In light of what we know about the strict beauty standards that exist in South Korea, it makes sense that skincare is a huge priority - and that is supported by profits that are coming out of SKs booming skincare industry. These consumers are knowledgable and place greater importance on facts and ingredients rather than marketing hype, although, the industry is so competitive that brands have really had to step it up in both of these areas to stay afloat. Consumer behaviour reports show that SK consumers aren't restrained by feelings of brand loyalty - if a product doesn't work as it's expected to, they ditch it and move on to something that does. That puts pressure on companies to come through with the goods and produce things that actually work and that aren't make of fillers and fragrances.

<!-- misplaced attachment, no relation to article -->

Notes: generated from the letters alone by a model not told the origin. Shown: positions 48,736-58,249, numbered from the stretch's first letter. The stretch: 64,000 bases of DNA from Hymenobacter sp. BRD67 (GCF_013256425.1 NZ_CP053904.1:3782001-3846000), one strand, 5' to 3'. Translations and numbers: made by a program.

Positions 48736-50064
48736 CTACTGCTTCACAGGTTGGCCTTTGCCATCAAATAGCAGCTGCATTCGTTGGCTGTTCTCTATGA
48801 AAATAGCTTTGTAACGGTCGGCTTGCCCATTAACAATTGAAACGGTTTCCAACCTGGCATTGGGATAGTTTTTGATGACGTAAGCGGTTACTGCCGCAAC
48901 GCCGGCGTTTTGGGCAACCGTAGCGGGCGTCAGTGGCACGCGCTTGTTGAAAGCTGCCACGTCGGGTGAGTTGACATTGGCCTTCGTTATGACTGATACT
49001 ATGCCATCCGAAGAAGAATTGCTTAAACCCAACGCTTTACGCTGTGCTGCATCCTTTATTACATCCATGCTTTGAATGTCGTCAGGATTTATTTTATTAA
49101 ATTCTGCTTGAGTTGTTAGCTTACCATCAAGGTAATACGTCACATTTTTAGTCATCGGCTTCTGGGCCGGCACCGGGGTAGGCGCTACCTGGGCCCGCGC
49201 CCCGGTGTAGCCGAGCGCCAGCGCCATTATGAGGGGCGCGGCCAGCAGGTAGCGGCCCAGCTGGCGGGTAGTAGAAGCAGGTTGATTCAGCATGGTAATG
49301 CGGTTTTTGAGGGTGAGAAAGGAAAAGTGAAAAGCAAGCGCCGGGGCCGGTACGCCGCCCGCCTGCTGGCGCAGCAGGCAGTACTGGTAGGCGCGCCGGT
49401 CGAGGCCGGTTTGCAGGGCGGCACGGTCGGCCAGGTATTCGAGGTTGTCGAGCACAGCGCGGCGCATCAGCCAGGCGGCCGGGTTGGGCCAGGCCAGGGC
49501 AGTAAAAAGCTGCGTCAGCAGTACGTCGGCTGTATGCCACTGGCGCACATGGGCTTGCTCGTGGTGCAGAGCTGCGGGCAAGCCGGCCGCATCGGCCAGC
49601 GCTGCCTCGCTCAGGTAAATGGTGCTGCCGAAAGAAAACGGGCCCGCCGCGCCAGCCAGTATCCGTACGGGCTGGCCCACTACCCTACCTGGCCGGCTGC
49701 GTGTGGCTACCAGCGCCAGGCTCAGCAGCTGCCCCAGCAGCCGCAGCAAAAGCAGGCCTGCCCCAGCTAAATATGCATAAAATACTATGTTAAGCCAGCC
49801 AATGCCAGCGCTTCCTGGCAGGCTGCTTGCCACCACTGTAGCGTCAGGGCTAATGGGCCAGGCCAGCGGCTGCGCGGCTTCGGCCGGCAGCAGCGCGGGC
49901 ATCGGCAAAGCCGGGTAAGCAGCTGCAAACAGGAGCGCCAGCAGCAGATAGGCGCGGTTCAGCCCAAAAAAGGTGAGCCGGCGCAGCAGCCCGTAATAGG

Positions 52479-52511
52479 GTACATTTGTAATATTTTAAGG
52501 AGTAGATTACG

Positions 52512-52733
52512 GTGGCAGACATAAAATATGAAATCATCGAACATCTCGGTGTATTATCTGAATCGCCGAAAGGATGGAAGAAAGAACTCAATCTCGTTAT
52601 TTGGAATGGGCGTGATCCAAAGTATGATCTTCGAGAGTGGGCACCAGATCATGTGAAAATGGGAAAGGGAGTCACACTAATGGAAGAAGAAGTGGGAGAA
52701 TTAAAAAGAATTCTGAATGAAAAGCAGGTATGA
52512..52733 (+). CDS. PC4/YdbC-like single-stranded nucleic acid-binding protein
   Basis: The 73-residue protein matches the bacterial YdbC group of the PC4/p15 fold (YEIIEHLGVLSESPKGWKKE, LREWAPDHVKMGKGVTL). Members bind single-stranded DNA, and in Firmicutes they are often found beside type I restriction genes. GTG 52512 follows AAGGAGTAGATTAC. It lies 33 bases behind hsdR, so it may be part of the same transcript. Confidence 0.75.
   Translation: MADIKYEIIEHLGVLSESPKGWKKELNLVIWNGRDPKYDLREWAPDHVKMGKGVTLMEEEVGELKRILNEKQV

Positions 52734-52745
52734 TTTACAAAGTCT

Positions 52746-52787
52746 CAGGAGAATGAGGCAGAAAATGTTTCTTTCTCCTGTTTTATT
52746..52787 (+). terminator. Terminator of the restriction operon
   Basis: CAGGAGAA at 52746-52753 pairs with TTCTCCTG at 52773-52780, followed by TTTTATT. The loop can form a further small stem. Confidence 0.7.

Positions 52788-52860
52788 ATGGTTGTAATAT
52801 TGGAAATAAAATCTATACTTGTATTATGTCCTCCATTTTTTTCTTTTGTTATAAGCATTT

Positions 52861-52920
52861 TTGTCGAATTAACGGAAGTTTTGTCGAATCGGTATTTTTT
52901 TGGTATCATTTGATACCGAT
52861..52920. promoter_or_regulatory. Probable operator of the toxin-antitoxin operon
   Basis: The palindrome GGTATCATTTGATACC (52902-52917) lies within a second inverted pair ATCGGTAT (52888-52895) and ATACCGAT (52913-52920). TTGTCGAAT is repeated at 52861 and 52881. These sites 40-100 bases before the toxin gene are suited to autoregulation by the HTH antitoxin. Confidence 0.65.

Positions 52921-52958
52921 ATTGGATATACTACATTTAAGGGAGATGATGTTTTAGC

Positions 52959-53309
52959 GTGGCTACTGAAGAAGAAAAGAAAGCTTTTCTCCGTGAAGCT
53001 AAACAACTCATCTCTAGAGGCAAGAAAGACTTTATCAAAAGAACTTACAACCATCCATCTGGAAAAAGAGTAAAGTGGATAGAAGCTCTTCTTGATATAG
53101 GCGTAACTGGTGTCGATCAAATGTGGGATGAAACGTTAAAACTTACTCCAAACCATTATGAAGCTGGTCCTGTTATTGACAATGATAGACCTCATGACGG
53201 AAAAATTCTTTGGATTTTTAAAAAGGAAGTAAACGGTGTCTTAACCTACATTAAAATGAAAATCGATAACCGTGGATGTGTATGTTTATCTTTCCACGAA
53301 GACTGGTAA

The 10-step system is, in my personal opinion just a clever marketing ploy. I agree with a lot that there is to do with how the system works but I really don't think 10 is necessarily the *magic* number to see results. The double cleansing makes sense, particularly if you're wearing makeup (oil is needed to remove oil, but then you should probably remove said oil properly to avoid build up or congestion), and as for the toners, essences, ampoules, and serums and creams... basically, what's most important is that you're layering the hydration and moisture into your skin as apposed to just putting one thick moisturising cream on and calling it a day. The other steps that aren't about cleansing or hydration are actives which should be a crucial step in most people's routines, but aren't needed everyday or at all for that matter - especially if you're repairing your moisture barrier.